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9.2 Revisit problem 2.2 of Chapter 2. Do the following. a. Write the governing equation and the boundary conditions. b. Discretize the governing equation using the finite-difference formulation. c. What kind of system of equations you will get after discretization, Linear or Non-linear? 9.3 Revisit problem 2.10 of chapter 2. Do the following. a. Write down the governing equation for the fin temperature distribution, along with the boundary conditions. b. Discretize the governing equation using finite difference method. c. What will be the boundary condition at the tip of the fin?(Hint: use energy balance at the tip.) Write down the finite difference formulation for this boundary condition. d. Take five internal points along the length of the fin and write the finite difference equations for these points. e. Solve the above system of equation using the Gauss-Siedel method. f. Compare the solution with the exact solution. g. Write a computer program for this problem. Experiment with the internal number of points. 9.4 Consider a cylindrical pin fin with a length of 5 cm, a diameter of 12 mm, and a thermal conductivity of 15 W/mK that is insulated at its tip. The convection process is characterized by a fluid temperature at 30 °C and a heat transfer coefficient of 25 W/m2K. The base of the fin is at 100 °C. Do the following. a. Write down the governing equation along with the boundary conditions. b. Write down the finite difference formulation at any internal point i along the fin length. c. Take five internal points along the length of the fin and write down the finite difference formulation for these points. d. Write down the appropriate finite difference formulation for the tip of the fin. e. Solve the above system of equations using the Gauss-Seidel method. f. Write a computer program and experiment on the number of points. Comment on the results. 9.5 A square slab of dimensions 10 cm × 10 cm is very deep in the direction perpendicular to the plane of the paper. The slab is made of a material with thermal conductivity of k = 15 W/mK. Steady state prevails in the slab, there is no heat generation, and all the properties are assumed to be constant. The boundary conditions are given in the accompanying Fig. 9.6. Do the following. a. Write the governing equation for the temperature distribution inside the plate along with the boundary conditions. b. Discretize the above equation for any internal point (i,j) in the plate. c. Take a 2 × 2 grid with equal ∆x, ∆y inside the plate. Write down the finite difference equations for these points. d. Solve the above set of equations using the Gauss-Siedel method for five iterations.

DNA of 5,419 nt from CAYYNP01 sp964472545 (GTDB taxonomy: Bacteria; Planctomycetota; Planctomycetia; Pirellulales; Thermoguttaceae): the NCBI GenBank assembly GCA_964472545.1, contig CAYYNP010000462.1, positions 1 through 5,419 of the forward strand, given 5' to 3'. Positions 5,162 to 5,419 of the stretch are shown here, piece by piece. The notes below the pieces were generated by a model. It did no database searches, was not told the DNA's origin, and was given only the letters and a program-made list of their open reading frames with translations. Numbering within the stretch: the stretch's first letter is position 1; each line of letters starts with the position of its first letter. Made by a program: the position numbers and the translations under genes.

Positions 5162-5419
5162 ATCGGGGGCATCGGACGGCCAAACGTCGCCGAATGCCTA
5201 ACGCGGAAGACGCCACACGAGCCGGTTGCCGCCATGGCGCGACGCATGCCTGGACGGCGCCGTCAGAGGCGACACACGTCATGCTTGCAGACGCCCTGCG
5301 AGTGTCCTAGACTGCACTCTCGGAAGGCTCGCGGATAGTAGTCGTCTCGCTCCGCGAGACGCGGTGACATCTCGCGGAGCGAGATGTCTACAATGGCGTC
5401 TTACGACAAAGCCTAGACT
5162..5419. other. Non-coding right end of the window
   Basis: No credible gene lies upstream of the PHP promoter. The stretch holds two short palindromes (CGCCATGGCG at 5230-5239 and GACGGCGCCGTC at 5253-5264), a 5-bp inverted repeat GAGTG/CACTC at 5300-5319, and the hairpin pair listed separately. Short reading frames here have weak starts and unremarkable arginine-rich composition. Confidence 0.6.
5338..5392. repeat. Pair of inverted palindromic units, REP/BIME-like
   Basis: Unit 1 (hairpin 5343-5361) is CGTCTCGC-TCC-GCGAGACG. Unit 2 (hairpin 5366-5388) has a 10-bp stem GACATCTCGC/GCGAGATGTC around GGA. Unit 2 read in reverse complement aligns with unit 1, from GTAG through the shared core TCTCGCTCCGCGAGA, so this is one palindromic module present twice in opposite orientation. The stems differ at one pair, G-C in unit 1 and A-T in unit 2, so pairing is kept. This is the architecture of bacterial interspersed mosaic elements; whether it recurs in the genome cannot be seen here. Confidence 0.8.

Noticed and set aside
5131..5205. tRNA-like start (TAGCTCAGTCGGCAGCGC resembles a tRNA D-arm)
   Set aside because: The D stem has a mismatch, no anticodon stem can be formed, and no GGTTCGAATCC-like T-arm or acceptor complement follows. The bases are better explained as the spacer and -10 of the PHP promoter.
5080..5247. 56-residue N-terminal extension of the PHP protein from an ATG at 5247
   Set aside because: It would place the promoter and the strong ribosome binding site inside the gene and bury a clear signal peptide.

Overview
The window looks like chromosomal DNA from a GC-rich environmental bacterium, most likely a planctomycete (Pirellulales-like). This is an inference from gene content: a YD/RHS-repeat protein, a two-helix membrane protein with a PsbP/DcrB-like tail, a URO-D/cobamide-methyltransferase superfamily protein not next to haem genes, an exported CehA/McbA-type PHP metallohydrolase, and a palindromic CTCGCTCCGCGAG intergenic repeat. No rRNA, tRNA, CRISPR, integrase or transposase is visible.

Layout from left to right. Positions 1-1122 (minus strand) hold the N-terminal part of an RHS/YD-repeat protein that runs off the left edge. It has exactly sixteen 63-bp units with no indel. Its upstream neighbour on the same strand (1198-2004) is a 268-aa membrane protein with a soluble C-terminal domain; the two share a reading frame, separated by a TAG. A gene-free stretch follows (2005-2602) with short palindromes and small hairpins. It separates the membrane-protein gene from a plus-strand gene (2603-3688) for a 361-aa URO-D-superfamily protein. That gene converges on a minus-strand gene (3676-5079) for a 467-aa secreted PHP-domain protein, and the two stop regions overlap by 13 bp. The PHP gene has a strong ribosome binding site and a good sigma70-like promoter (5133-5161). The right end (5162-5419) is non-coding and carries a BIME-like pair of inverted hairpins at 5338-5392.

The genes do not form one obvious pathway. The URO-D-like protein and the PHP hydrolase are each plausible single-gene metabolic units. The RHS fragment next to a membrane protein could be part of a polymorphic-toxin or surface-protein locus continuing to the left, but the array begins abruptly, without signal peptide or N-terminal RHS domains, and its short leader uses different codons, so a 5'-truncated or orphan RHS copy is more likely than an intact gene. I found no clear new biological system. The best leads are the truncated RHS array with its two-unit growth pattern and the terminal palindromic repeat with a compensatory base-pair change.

9.8 Practical considerations in engineering problems

FIGURE 9.6 Schematic Representation of problem 9.5.